Bryce Harper

A lot of signs pointed to Harper having a monster 2020 season. He had a full offseason and spring training to focus solely on baseball as opposed to a year ago when he didn't know which team he'd be playing for or where his family would be living until the end of February. He was settled in playing with his new team and living in his new city. And perhaps maybe most telling, he was tearing the cover off the ball in spring training. Harper hit .500 with three doubles, three HR and 11 RBI in eight exhibition games. He was locked and loaded for the regular season.

But now Harper's potential MVP caliber season has been put on hold. If there is a 2020 season, it almost certainly won't be 162 games. Which means we won't find out what numbers he was capable of putting up in his second season with the Phillies. At 27 years old, Harper still has plenty of his prime years ahead of him. But this one could have been special. Hopefully it still can be.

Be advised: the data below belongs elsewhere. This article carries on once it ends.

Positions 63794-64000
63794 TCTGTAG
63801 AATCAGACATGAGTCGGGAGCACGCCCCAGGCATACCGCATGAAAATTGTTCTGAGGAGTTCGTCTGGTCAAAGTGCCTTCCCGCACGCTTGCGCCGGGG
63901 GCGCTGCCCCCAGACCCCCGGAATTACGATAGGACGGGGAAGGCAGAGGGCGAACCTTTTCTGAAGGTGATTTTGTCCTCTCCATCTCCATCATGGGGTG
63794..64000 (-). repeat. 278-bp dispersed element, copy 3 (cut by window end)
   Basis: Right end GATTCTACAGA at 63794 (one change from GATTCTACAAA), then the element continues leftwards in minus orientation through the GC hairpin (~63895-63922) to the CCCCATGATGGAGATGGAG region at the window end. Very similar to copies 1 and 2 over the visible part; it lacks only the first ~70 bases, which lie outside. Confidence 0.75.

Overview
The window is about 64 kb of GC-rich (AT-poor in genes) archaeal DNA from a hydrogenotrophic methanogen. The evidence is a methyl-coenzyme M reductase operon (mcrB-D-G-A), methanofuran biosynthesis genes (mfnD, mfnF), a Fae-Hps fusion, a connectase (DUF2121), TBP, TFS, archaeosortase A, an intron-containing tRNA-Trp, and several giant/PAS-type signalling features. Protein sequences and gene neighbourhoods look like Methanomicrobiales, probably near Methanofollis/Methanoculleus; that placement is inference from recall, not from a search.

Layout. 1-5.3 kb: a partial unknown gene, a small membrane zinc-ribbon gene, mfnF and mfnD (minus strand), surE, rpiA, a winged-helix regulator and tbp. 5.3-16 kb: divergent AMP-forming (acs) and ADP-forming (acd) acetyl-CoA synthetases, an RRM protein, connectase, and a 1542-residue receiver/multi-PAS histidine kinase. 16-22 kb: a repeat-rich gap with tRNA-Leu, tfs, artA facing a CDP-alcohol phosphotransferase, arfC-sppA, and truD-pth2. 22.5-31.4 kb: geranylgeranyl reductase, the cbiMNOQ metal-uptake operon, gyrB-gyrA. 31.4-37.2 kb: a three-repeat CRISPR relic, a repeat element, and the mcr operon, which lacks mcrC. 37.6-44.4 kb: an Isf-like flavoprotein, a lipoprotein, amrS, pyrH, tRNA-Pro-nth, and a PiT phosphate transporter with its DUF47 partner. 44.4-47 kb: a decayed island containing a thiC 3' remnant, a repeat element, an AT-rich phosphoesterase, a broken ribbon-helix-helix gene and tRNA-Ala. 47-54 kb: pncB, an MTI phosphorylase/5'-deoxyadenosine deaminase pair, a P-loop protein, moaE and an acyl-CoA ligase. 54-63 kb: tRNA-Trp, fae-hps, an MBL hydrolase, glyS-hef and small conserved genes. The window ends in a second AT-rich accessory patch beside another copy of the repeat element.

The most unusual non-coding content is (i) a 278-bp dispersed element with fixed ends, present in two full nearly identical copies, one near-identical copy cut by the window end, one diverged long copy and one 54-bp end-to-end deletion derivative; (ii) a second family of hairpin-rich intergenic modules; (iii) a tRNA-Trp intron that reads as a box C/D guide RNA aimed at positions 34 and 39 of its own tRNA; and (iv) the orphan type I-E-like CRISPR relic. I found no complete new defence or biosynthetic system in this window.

Zach Eflin

Of all the Phillies starting pitchers, Eflin may be best positioned to make 'the leap' in 2020. The righthander is coming off an uneven 2019 season, posting a 10-13 record with a 4.13 ERA. It was a year full of ups (a pair of complete games) and downs (a July demotion to the bullpen). Eflin's skill set didn't mesh with how former pitching coach Chris Young wanted pitchers to attack hitters. Young stressed the importance of throwing fastballs up in the zone. Eflin is most effective when he relies on his sinker.